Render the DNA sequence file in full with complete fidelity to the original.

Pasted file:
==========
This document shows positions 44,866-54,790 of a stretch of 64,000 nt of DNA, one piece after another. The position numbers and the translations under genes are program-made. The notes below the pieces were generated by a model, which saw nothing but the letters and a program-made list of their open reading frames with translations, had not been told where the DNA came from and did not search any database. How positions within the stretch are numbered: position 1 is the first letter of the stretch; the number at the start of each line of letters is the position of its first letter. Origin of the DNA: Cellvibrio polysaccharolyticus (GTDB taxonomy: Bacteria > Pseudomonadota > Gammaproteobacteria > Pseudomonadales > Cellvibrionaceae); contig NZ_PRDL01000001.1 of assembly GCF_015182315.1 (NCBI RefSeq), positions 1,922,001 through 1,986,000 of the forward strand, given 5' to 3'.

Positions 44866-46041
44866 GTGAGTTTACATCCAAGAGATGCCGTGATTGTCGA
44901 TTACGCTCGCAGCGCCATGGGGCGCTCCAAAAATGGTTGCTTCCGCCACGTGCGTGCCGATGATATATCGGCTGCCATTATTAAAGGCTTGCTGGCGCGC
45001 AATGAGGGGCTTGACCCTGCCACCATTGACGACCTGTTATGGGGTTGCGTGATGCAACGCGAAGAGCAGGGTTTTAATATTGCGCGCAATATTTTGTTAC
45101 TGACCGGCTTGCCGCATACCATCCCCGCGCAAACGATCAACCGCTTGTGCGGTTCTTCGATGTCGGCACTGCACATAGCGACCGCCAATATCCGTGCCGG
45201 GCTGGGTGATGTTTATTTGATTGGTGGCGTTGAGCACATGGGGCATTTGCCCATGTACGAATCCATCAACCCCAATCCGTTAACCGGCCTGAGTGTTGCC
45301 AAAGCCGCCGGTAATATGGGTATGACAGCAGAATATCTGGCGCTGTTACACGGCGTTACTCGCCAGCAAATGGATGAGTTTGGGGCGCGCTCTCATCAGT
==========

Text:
This document shows positions 44,866-54,790 of a stretch of 64,000 nt of DNA, one piece after another. The position numbers and the translations under genes are program-made. The notes below the pieces were generated by a model, which saw nothing but the letters and a program-made list of their open reading frames with translations, had not been told where the DNA came from and did not search any database. How positions within the stretch are numbered: position 1 is the first letter of the stretch; the number at the start of each line of letters is the position of its first letter. Origin of the DNA: Cellvibrio polysaccharolyticus (GTDB taxonomy: Bacteria > Pseudomonadota > Gammaproteobacteria > Pseudomonadales > Cellvibrionaceae); contig NZ_PRDL01000001.1 of assembly GCF_015182315.1 (NCBI RefSeq), positions 1,922,001 through 1,986,000 of the forward strand, given 5' to 3'.

Positions 44866-46041
44866 GTGAGTTTACATCCAAGAGATGCCGTGATTGTCGA
44901 TTACGCTCGCAGCGCCATGGGGCGCTCCAAAAATGGTTGCTTCCGCCACGTGCGTGCCGATGATATATCGGCTGCCATTATTAAAGGCTTGCTGGCGCGC
45001 AATGAGGGGCTTGACCCTGCCACCATTGACGACCTGTTATGGGGTTGCGTGATGCAACGCGAAGAGCAGGGTTTTAATATTGCGCGCAATATTTTGTTAC
45101 TGACCGGCTTGCCGCATACCATCCCCGCGCAAACGATCAACCGCTTGTGCGGTTCTTCGATGTCGGCACTGCACATAGCGACCGCCAATATCCGTGCCGG
45201 GCTGGGTGATGTTTATTTGATTGGTGGCGTTGAGCACATGGGGCATTTGCCCATGTACGAATCCATCAACCCCAATCCGTTAACCGGCCTGAGTGTTGCC
45301 AAAGCCGCCGGTAATATGGGTATGACAGCAGAATATCTGGCGCTGTTACACGGCGTTACTCGCCAGCAAATGGATGAGTTTGGGGCGCGCTCTCATCAGT